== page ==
MA in Understanding and Securing Human Rights 2011 Last year, I was lucky enough to travel back to my country of origin, Bolivia, to work as a consultant for the International Service (IS), the international development charity. I was in charge of coordinating the organisation of their corporate social responsibility (CSR) conference. The conference was a planned activity and part of one of their main projects, â€˜Promotion of the participation of visually disabled people in economic and social development processesâ€™, which is financed by the European Union, Light for the World and UK Aid. The project, now in its third and final year, aims to place people with disabilities into full-time jobs. Accordingly, the purpose of the conference was to promote CSR initiatives and to generate alternatives to include vulnerable groups in these processes. In order to attract key stakeholders to participate, we partnered with the National Chamber of Commerce, the British Embassy, the United Nations Development Programme (UNDP), the Ministry of Labour and the Bolivian Institute for Visually Impaired People. I believe that this strategic alliance helped boost the participation not only of NGOs and INGOs but also the private sector. The event was held last November in Santa Cruz (Bolivia), and speakers for the conference sessions included representatives of the UK Network of the UN Global Compact, the European Union, Ibis, Caritas, Avina, SNV, UNDP, and others. The Human Rights Consortium (HRC) at the School of Advanced Study also participated in the event as a supporting organisation, helping us contact speakers from the UK to participate in the conference. Being back in Bolivia was great; besides the work I was doing, I had the opportunity to reconnect with former work colleagues, friends and family. This time, however, I saw my country from a different perspective. Analysing everything from a human rights perspective helped me in the job I was doing. Everything that I learnt in the MA came in handy, from writing proposals to secure funds for the conference, to understanding the current human rights situation, to partnering with key institutions. The MA has given me instrumental skills to work not only in the NGO sector but also in the public and private sector. Ultimately, I had to use these skills to secure support from the private sector to coordinate the CSR event. The highlight of my time working in Bolivia was meeting Christian Candia, President of the Bolivian Institute for Visually Impaired People. Christian, who is blind himself, participated in the CSR event as a panellist and has been a strong advocate to get more visually impaired people into work. I admire Christianâ€™s passion because the task entrusted to him can easily overwhelm anyone, as only 2% of visually impaired people in Bolivia have a permanent job. Despite the many obstacles he encounters, he continues to work with the same passion to promote the human rights of people with disabilities every day. I think that one of the greatest things about the MA was that I had the chance to meet many people like Christian: lecturers, classmates, and former students who are truly passionate about human rights.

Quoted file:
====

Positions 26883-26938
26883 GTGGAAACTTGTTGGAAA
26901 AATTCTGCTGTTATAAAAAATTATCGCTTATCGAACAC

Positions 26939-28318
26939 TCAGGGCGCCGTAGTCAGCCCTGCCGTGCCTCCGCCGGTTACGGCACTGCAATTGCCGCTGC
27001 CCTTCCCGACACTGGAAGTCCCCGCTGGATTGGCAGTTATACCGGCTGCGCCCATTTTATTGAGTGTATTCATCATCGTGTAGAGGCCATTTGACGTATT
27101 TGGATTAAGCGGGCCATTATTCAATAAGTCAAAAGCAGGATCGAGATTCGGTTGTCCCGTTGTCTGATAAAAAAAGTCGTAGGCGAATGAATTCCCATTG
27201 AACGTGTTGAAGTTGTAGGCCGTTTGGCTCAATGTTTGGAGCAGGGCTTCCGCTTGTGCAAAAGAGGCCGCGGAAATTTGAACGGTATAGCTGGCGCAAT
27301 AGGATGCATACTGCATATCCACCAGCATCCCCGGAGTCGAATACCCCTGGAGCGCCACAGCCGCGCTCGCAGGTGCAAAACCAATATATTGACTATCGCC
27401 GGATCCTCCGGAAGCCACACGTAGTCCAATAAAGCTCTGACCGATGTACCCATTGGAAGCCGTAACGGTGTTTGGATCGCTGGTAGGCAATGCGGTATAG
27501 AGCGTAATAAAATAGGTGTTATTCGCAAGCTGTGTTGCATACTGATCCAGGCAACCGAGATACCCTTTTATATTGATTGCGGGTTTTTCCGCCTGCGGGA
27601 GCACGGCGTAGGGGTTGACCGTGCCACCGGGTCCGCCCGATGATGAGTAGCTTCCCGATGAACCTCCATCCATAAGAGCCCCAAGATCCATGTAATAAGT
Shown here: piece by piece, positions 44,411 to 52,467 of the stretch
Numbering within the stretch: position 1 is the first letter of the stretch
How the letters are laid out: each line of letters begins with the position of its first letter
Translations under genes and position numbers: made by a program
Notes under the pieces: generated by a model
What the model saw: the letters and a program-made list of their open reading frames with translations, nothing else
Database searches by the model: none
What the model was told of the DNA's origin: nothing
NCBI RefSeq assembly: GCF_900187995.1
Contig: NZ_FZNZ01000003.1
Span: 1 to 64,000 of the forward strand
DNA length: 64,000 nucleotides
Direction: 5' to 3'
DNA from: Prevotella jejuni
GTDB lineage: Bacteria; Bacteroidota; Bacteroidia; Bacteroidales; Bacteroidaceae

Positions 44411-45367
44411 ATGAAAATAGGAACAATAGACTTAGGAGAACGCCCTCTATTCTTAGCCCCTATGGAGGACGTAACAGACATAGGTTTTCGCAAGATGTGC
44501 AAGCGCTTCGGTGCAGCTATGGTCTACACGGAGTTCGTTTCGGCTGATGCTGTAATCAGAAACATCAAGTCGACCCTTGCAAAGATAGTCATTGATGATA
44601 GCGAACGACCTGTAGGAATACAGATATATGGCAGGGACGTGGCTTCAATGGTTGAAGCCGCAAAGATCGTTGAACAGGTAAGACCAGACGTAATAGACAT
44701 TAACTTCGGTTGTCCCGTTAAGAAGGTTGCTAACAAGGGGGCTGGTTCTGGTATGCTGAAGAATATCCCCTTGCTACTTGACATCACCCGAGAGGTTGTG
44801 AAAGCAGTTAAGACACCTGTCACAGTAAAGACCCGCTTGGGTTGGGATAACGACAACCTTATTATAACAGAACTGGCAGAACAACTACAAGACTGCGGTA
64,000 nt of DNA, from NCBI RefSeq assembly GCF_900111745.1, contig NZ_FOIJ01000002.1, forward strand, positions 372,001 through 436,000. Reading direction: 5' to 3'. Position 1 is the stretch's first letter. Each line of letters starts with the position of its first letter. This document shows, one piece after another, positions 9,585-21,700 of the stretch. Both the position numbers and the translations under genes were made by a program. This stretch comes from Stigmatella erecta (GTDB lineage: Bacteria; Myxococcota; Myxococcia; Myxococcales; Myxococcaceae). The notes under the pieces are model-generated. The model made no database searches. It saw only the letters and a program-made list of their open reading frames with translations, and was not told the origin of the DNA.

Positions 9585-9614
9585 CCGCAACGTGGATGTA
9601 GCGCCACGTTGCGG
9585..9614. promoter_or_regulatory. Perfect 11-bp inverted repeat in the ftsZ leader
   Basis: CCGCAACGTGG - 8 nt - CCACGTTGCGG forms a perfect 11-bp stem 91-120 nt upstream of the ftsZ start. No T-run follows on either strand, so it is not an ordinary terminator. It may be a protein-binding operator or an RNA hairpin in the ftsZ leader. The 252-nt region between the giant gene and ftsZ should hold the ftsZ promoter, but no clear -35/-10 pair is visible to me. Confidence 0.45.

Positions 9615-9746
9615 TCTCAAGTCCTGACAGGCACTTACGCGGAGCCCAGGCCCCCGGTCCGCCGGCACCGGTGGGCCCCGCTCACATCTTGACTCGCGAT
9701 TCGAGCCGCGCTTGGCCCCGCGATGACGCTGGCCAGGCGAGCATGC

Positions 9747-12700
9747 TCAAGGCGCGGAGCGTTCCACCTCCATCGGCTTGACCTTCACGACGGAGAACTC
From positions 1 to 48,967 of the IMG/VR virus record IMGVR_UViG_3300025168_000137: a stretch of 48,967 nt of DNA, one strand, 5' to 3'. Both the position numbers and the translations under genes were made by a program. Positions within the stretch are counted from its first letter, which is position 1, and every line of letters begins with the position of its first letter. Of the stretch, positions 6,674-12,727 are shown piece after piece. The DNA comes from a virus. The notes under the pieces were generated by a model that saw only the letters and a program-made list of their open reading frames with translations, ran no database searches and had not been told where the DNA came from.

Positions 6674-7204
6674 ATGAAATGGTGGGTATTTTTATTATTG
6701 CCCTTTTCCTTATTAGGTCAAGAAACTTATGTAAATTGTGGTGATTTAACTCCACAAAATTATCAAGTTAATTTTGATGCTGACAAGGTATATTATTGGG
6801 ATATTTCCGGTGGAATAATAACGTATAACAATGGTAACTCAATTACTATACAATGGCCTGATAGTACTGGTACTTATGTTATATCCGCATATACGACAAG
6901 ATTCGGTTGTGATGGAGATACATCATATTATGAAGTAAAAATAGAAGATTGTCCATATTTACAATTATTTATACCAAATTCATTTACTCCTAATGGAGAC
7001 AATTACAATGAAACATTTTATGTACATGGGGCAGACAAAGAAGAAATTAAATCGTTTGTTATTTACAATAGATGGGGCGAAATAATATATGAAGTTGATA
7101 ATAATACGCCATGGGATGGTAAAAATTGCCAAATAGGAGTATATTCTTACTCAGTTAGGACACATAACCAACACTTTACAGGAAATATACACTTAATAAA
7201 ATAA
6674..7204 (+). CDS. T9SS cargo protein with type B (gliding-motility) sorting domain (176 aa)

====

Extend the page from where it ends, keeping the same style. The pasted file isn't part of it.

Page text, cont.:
A speaker at the conference. Photograph courtesy of Pamela Mackay 6
Published on Mar 22, 2013
Published on Mar 22, 2013
The Spring 2013 issue of the Institute of Commonwealth Studies Alumni Newsletter